You Are Magic – Thinking about seamless transmissions and the ashes of history

This text is about stars, birds, and getting lost in nature while sensing multiple timelines at once. How analogue and digital worlds collide, connect, and co-create all things magical and profane.


We see bubbles of air under a thin layer of ice, all coloured in different shades of blue with a spot of light wandering to the right side of he image.
Digital Photo of the swamp.
Photo: Nina Berfelde

I sat in a garden, around the summer solstice of 2020, after I had listened to a New Moon Meditation on my Smartphone. Looking up to the first crescent of the Moon above, asking her, how I could start paying more attention to magic. The moment I had finished the question in my head, a Barn Owl flew right above my head, very close, I could hear her feathers rustling while she was silently gliding through the night sky. Heading towards the silvery beams of the midsummer New Moon. Owls represent wisdom, transformation, intuitive development, and trusting the mystery. They are also seen as symbols of death and darkness, of course. All that is beyond the sphere of visibility, must be dark. Birds cross thresholds.

I knew I was pregnant only a couple of weeks into pregnancy, when I saw a grey Swan fledgeling sitting all by itself on a muddy roadside ditch. I was driving on a forgotten road through the North Eastern rural lands of former East Germany; the pavement had been eroding here since the Prussians had built it. Neither the Nazis, nor Socialism had renovated this route, despite using it extensively for different means. And there he was, sitting, alert- eyed, but not moving. I drove very slowly, hoping not to disturb this forlorn bird, which was huge, but still a Baby. The bird was grey, the day was grey, the fields and the leafless trees were grey. Driving through the land of my forefathers on a cold November day. The following July, during a Heatwave, my son was born.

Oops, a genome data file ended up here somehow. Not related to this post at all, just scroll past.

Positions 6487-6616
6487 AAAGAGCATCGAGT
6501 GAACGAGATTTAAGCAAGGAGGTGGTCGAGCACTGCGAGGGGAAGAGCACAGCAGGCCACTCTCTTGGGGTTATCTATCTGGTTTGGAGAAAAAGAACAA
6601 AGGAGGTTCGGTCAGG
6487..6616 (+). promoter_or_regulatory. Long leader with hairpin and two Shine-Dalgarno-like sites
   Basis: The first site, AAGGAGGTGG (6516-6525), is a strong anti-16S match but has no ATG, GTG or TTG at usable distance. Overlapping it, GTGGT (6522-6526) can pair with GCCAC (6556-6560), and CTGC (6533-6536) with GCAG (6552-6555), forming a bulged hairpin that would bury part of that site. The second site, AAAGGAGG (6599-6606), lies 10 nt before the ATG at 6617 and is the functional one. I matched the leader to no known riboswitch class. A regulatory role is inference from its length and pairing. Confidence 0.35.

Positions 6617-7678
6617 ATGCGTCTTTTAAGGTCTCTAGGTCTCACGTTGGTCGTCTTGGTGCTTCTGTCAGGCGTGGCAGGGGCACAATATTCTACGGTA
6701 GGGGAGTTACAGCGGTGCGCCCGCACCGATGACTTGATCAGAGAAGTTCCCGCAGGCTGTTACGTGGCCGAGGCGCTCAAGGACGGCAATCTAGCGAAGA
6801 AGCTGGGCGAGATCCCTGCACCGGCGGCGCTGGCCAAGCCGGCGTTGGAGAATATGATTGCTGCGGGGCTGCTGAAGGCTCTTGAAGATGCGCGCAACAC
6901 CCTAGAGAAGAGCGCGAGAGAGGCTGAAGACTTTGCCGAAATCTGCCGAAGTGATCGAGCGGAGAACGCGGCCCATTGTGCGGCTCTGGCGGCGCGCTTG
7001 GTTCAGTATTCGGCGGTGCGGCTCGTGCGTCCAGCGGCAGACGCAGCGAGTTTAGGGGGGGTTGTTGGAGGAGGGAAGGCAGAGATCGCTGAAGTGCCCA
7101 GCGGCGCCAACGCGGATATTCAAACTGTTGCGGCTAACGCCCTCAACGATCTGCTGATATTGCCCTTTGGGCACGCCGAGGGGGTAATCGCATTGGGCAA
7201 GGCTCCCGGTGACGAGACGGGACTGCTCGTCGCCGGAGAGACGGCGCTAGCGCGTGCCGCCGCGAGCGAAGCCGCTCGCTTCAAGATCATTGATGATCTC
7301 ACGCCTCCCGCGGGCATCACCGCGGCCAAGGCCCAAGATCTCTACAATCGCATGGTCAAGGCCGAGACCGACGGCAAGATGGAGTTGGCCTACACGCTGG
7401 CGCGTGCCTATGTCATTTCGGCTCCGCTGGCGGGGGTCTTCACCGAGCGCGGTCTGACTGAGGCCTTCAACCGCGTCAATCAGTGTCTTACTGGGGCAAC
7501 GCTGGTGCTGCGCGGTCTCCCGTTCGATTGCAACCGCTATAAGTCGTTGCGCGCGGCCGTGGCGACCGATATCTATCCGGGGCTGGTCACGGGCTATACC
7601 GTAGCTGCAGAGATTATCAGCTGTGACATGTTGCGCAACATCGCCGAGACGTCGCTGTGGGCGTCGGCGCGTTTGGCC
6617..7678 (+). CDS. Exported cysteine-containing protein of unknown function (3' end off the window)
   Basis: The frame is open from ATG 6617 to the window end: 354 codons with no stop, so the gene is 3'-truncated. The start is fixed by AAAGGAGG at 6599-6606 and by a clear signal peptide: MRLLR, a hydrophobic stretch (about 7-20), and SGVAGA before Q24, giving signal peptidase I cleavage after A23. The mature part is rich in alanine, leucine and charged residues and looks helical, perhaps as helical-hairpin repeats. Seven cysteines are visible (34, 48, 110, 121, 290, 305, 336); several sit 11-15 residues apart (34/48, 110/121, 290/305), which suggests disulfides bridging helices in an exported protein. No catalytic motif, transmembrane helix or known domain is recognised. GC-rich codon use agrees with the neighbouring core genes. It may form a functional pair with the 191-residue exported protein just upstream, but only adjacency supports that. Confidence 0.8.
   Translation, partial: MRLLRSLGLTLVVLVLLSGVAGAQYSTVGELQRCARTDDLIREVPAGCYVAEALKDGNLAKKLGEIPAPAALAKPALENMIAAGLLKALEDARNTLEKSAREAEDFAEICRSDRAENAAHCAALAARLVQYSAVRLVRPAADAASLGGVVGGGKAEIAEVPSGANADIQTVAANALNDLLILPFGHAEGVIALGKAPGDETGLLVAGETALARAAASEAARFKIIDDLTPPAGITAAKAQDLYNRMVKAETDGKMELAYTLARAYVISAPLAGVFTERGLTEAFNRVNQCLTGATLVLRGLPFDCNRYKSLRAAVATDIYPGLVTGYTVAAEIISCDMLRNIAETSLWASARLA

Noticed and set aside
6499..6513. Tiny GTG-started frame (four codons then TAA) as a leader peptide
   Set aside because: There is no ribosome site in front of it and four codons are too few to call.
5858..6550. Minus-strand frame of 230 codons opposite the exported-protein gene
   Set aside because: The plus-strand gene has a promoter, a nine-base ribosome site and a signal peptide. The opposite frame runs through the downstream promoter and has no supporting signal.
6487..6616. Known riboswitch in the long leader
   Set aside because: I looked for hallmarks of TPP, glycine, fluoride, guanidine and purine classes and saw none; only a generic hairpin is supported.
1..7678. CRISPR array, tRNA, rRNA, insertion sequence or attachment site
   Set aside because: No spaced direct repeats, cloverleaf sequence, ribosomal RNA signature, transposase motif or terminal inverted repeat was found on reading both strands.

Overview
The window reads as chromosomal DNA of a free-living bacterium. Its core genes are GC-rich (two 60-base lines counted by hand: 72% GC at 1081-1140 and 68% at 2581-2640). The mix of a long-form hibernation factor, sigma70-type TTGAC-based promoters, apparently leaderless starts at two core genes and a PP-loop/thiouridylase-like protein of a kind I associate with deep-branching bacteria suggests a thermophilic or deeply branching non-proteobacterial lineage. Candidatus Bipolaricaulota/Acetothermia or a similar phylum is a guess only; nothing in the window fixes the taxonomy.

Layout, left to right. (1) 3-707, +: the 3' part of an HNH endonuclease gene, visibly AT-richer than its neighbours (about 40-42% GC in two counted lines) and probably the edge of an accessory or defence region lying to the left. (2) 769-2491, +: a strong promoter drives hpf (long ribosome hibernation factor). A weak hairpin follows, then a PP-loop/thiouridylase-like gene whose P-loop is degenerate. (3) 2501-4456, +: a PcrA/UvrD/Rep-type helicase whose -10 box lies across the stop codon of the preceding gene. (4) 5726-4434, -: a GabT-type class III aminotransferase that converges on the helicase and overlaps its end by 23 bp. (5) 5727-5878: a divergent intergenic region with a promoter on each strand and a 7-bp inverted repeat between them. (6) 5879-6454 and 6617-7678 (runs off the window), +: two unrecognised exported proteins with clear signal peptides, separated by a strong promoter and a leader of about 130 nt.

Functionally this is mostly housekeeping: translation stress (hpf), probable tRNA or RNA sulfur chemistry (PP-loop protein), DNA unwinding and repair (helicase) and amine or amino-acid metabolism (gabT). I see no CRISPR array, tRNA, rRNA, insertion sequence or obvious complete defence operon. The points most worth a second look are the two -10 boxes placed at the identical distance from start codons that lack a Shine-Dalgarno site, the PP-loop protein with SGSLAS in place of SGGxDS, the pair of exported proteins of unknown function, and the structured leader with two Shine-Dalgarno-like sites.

We see a close up shot of the WERRA1 camera model, the lens facing the viewer, showing only parts of the camera body.
Analogue camera
Photo: Nina Berfelde

“You are magic!”

Yesterday I had an Astrology reading, via Zoom. To be clear, I am a sceptic. I was raised an Atheist and take everything coming from the so-called ‘esoteric’ field with a big chunk of salt. However, I come to realise, almost on a daily basis, that everything human beings consider scientific knowledge has its limitations and never entirely explains or covers what I experience and sense. My natal chart has two prominent “bird star” features. Altair, the Eagle, and Corvus, the Raven. I was seeking advice regarding the best ways to work my astrological signature in order to make money and art without compromising one or the other. A common theme, I guess. Of course, there was more going on during that hour, but this text is not about Astrology or my natal chart. This particular astrologer has had a great impact on me, as she is a trained journalist and an amazing researcher. Her work is an artform of itself, she has been doing queer and decolonial readings way before it was fashionable. Her work is almost excessive in connecting ancient knowledge, archetypes, dismissed historical facts, and knowledge that has been buried by churches, politics, or ‘enlightened’ capitalism.